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Author Topic: Monitor Calibration Drift  (Read 22242 times)
Terry-M
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« on: August 02, 2009, 09:05:25 PM »

Background: I calibrate my monitor with an Eye One Display 2 device and use the validation feature before and after calibration. This gives detail and average dE2000 values, which, in simple terms, tells you a numerical value for the out-of-gamut errors of the monitor with respect to the 43 colour patches used for calibration.
At the end of March this year I replaced my failing cheap Chinese LCD monitor with an Eizo 22” wide screen, wide gamut one and, as is my custom, calibrate it every month.

I was very surprised to see how much the average dE2000 value drifted over a month, not what I expected for a “quality” monitor. The values just before re-calibration were not bad; it was the change that concerned me. However, last month I noticed a reduced drift and now this month, the drift is quite small.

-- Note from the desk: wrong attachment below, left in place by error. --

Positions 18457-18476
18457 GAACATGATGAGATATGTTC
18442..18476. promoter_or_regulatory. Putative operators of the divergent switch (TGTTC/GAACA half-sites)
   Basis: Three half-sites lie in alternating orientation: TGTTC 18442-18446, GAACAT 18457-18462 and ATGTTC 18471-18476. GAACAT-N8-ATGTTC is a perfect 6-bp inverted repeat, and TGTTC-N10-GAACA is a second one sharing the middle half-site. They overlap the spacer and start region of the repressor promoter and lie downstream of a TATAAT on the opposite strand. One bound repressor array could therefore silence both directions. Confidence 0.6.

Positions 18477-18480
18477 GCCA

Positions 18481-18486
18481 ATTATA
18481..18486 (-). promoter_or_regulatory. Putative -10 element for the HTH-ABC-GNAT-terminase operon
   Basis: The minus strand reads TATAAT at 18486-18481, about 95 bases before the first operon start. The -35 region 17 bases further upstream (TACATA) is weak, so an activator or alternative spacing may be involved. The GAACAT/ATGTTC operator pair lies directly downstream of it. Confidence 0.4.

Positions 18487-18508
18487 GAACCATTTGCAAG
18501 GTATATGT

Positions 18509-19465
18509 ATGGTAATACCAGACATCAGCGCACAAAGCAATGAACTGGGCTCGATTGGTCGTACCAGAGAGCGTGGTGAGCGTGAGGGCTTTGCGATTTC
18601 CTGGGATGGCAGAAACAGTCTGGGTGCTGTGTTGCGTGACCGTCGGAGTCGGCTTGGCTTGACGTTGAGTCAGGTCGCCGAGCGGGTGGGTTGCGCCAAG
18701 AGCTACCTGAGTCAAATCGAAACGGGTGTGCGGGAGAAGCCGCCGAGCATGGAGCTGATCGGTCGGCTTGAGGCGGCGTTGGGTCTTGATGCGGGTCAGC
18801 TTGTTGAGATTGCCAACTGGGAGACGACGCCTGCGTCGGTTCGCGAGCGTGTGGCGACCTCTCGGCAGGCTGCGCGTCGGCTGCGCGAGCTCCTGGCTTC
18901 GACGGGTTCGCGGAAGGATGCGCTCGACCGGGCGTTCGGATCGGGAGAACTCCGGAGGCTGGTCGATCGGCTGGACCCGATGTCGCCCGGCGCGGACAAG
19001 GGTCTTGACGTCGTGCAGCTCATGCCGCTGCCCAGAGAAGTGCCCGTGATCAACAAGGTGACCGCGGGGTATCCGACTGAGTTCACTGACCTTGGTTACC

I have attached a screen snap of the record graph.
My electronic engineer friends tell me that components get worse with age so the circuitry “settling down” is probably not the reason for the calibration drift improvement. Does anyone know what it might be, the LCD panel perhaps?
Terry.
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Jeff
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« Reply #1 on: August 03, 2009, 07:49:28 AM »

I have an Eizo S2112W coupled to two Medions, one running XP other running Vista.  Monitor is calibrated each month with a spyder 2express.

The XP varies hardly at all, takes a good eye to see the difference, however, the Vista changes quite a lot!  I put it down to the graphics cards.

Jeff
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Terry-M
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« Reply #2 on: August 03, 2009, 08:54:09 AM »

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I put it down to the graphics cards